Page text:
Concentrating on the basic levels of sensation brings deep awareness and insight
When mindfulness touches something beautiful it reveals its beauty. When it touches something painful it transforms and heals it.
To take time to stop and to be aware is a wonderful practice, but it is just the beginning. Mindfulness invites us to go further, to move deeper, to be present in a way that changes how we experience things. Mindfulness can reveal what is beautiful in our lives and transform what is broken. This sounds like a big promise, until we taste it first hand.
To achieve what Thich Nhat Hahn describes so eloquently, we need to know how to ground ourselves first. We do this by concentrating our attention on one object or in one place. Concentration focuses and strengthens our practice, so that whatever we encounter, we can face it with stability and confidence.
Learning to concentrate takes time. Even now, after three months of sitting every morning in practice, I notice it takes me a good 20 minutes before my attention settles and I can concentrate. For that initial stretch of my practice, I move between awareness and agitation. I work hard at befriending my monkey mind and trying to tame it, by holding on to some presence of mind, rather than controlling the content of my awareness. I am like an innocent bystander who watches as the drama of my inner life unfurls.
I’ve been sensing lately that this is not enough. While I know that we are not meant to approach the practice with any special agenda, I suspect that serious meditators remain faithful to their practice because it changes how they experience life. I’m hungry to go deeper. I would like to feel that I can move beyond agitation to stillness, beyond being pushed around by my needs and wants to that point where I can be present to what is real, in the here and now.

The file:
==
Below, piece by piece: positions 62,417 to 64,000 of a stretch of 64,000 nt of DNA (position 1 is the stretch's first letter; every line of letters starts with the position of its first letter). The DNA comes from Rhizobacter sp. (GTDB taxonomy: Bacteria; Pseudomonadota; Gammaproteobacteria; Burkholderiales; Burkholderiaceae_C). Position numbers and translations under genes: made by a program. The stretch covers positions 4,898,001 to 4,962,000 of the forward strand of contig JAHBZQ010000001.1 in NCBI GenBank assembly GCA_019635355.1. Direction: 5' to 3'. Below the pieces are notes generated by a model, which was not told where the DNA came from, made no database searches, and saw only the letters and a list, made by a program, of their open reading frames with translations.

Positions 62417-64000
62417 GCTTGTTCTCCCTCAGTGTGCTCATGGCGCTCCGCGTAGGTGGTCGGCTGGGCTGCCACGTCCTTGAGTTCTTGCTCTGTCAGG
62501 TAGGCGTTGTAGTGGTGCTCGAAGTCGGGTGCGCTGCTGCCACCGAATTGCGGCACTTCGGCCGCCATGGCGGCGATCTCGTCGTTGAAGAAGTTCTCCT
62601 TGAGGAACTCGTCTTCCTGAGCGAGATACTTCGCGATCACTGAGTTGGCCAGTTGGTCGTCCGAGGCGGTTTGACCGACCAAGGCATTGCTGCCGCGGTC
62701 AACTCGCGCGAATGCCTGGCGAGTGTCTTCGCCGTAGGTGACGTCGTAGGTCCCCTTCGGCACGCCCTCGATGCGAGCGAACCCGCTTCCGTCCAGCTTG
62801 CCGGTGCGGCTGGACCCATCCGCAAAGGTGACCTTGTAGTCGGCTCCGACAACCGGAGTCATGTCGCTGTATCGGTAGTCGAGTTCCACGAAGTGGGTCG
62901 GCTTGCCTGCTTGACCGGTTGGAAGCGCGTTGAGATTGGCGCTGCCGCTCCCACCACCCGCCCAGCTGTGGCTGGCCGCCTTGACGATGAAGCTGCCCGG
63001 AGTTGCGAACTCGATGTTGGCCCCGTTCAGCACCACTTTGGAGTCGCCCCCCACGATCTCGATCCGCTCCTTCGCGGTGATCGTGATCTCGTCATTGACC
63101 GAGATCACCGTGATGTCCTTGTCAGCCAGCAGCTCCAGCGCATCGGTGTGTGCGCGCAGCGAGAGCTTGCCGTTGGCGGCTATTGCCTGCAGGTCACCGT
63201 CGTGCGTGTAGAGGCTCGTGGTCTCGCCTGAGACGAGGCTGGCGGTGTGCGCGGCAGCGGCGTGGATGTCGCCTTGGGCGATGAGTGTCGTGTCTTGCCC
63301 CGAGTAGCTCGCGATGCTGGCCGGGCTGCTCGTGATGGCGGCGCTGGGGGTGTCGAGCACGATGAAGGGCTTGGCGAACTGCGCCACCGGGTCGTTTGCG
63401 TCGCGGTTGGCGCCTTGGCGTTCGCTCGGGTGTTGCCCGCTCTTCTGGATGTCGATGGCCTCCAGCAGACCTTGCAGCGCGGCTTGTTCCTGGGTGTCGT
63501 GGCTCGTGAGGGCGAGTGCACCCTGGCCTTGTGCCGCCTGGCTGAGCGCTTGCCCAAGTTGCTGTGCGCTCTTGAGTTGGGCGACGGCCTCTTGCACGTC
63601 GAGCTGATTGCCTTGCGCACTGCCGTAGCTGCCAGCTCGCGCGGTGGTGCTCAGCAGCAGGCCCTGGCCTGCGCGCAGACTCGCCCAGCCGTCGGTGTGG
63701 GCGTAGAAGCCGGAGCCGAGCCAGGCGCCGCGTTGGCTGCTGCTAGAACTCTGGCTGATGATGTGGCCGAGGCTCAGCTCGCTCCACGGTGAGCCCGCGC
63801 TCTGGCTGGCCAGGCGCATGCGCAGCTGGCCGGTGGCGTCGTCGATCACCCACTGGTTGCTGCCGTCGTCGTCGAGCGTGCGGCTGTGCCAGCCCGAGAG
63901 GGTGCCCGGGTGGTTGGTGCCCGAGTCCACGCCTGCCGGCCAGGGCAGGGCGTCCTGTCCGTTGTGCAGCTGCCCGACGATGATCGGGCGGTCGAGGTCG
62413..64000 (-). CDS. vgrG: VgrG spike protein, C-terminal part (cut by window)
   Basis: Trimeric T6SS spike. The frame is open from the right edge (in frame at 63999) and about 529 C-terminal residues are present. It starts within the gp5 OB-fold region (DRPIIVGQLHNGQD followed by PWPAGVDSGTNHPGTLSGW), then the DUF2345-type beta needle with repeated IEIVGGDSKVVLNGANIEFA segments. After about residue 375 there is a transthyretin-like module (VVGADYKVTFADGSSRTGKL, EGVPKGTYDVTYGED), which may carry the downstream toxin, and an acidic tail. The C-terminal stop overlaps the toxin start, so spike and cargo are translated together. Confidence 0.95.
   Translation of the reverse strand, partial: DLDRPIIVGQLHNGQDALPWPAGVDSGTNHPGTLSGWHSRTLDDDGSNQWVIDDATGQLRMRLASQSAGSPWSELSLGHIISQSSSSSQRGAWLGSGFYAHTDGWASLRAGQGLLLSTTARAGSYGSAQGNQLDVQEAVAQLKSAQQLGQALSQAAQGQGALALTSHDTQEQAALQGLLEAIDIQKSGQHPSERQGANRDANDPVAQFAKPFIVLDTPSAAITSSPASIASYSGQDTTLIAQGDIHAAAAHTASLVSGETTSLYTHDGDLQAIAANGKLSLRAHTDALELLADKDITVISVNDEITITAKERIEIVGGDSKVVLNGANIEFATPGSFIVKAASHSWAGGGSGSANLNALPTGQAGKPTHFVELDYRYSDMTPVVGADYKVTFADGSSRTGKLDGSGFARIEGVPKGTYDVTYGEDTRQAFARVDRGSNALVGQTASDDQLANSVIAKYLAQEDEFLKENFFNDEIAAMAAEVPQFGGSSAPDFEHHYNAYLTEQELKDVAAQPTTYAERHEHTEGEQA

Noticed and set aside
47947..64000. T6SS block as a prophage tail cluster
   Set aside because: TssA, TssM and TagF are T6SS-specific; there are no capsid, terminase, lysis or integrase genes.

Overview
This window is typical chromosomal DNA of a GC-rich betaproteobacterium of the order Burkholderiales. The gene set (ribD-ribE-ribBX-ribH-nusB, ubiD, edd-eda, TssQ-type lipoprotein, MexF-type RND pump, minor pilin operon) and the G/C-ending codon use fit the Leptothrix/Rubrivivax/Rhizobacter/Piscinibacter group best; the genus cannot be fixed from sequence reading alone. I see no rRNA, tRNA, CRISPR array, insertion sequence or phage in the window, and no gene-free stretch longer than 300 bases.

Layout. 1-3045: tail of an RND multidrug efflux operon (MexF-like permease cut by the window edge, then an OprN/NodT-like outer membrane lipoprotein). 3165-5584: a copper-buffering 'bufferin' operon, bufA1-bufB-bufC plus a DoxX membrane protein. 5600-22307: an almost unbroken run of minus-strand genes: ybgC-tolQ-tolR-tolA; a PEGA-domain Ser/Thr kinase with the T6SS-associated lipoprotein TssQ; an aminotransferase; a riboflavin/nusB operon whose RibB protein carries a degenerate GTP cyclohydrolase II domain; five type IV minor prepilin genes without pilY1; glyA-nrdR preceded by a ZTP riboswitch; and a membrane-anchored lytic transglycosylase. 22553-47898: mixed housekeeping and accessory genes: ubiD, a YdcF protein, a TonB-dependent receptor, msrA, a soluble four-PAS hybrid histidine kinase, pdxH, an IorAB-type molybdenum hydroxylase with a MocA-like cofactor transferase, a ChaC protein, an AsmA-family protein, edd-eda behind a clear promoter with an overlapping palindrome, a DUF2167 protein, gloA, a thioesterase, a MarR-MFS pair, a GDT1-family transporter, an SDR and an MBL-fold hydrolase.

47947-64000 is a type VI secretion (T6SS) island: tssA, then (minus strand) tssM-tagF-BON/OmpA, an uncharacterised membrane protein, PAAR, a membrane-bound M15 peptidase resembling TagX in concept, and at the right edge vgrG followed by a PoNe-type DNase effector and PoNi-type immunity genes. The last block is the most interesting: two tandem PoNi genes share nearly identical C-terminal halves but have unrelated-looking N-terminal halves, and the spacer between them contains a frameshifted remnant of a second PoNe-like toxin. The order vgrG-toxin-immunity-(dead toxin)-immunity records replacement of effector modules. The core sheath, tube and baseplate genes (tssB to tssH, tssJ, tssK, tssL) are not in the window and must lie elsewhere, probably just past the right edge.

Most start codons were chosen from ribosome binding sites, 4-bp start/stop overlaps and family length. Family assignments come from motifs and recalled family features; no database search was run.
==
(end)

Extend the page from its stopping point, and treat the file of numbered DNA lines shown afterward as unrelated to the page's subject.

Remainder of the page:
This week I paid closer attention to what allows my awareness to settle and my attention to become more focused. I noticed that after about 20 minutes my mind goes quiet and the tension in my body, which I often don’t even know I’m carrying, begins to dissipate.
I deepen my concentration by focusing attention on the flow of my breath. I move my attention between this and the sensations I feel where my body is in contact with the cushion and the floor beneath me. I feel the softness of my clothes against my skin. My mind wanders but I take a firmer hold of my attention and bring it back to the breath or to these points of contact. And I repeat this over and over again. I have to, because without that anchor that my breath and body provide, I get lost.
Deep concentration has the effect of slowing down my mind. Concentration is the lens through which I look at what is happening inside. As my attention steadies, my dissipated energies become focused and I become present.
Awareness, Concentration and Insight are three phases of meditation. Insight is some creative intuition that doesn’t come from the busy application of our conscious intelligence. It arises from being able to sit with experience and hold it in awareness.
In my practice, concentration moves me towards the final phase of meditation, where insights percolate.
Whisper of unconscious
I become silent enough to hear the soft whisper of my unconscious, to connect with the wisdom I have gathered through the hard graft of living and surviving. I dip into levels of the mind where poetry and creativity are born. On a good day, I discover new ways of imagining and understanding my life. And all this happens through the meticulous contemplation of ordinary accessible experience. I forgo mental excitement to concentrate my attention on the most basic sensations that are happening right now: breathing, touching, sensing and feeling. And I do this over and over again, no matter how tedious or boring it may be.
As I grow stronger in this practice, I believe that it will become easier for me to hold in awareness, experiences that make me happy as well as those that throw me.
Tony Bates is Founding Director of Headstrong – The National Centre for Youth Mental Health